Two UChicago Scholars to Receive Scaglione Prizes from the Modern Language Association

Two UChicago Scholars to Receive Scaglione Prizes from the Modern Language Association

Noemie Ndiaye (left) photo by John Zich and Maria Anna Mariani

By Sara Patterson

For their books, Assoc. Prof. Noémie Ndiaye and Asst. Prof. Maria Anna Mariani respectively will receive the Aldo and Jeanne Scaglione Prize for Comparative Literary Studies and for Italian Studies from the Modern Language Association on Jan. 5, 2024.

Ndiaye’s book Scripts of Blackness: Early Modern Performance Culture and the Making of Race (2022) examines how early modern theater and performance culture helped turn Blackness into a racial category and how that cultural decision still resonates today.

“Deeply researched and beautifully written, Scripts of Blackness is already the cornerstone of a field Noémie helped to found—the comparative study of the pre-modern performance of Blackness, said John Muse, associate professor in the Department of English Language and Literature and the College at UChicago.

Mariani’s book Italian Literature in the Nuclear Age: A Poetics of the Bystander (2023) explores the position of the bystander in the atomic age by focusing on Italy as an example of paradoxical power and powerlessness. Her comprehensive study of Italian literary intellectuals’ engagement with the existential and political questions raised during the nuclear era shows its broader relevance.

“Maria Anna's book is a tour de force in close reading and elegant argumentation,” said Paola Iovene, associate professor and director of graduate studies in the Department of East Asian Languages and Civilizations at UChicago. “The book reminds us that paying attention to literary form is crucial to expand our ability to cope with the terrifying yet very real prospect of mass extinction.”

Performing Blackness

Ndiaye begins Scripts of Blackness with vignettes from her own experience. While attending an acting school in France, Ndiaye realized her racial identity rubbed against the theatrical cannon and limited her ability to act in plays. It motivated her to understand how those assumptions started and why they continue today.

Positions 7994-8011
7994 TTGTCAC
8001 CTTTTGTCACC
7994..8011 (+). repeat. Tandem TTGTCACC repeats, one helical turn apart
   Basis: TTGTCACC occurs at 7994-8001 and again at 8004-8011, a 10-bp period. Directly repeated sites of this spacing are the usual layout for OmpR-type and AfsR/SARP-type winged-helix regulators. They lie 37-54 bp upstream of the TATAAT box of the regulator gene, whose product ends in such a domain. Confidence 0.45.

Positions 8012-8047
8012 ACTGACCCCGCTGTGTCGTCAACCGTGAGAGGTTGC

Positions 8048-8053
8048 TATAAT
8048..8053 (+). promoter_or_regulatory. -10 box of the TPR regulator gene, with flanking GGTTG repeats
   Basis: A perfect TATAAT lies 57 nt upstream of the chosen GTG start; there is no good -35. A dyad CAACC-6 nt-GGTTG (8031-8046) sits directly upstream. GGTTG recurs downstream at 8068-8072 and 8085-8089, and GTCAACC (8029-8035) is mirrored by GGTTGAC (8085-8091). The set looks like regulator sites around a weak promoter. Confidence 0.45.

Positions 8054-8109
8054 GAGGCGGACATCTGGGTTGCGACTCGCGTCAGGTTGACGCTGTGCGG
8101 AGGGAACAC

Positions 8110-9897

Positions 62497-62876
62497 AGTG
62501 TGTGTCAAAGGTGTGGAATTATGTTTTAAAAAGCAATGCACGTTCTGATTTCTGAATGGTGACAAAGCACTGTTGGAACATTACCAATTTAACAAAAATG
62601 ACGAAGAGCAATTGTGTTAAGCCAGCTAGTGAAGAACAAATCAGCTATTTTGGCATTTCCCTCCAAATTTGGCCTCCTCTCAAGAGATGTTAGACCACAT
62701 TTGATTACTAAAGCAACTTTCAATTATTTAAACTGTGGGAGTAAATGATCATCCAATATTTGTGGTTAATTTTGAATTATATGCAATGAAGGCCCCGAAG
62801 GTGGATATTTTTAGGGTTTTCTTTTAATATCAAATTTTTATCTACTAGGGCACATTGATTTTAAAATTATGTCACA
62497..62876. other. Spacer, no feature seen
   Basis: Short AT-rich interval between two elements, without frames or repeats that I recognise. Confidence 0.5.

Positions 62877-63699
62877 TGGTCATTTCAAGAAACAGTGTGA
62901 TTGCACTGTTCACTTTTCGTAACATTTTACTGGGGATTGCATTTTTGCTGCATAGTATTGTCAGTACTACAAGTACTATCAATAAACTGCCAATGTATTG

“I am interested in a large-scale exploration of the racial matrix in performance culture,” said Ndiaye, associate professor in the Departments of English Language and Literature and Romance Languages and Literatures and the College at UChicago. “Even in Shakespearean plays such as ’Richard III,’ the king compares himself to a Turk. I ask my students: ‘What does racial difference do for Richard III?’ Performative Blackness created the figure of the other for early modern Europeans.”

Ndiaye realized through her research that racial stereotyping was not the same in mid-1600s Spain, France and England. At the time, Spain had full-fledged slavery, which was not true in England or France. Other European countries, however, looked to Spain to tell the stories of Black people that supported and reinforced their political and social beliefs.

Scripts of Blackness is a pathbreaking study that maps the techniques of English, French and Spanish early modern performances of Afro-diasporic people,” said C. Riley Snorton, the Mary R. Morton Professor in the Department of English Language and Literature, Race, Diaspora and Indigeneity, the Center for the Study of Gender and Sexuality and the College at UChicago. “Its recognition by the Modern Language Association is richly deserved, as the implications of Ndiaye’s work are manifold for early modern literary criticism and performance as well as for our contemporary understandings of diasporic Blackness.”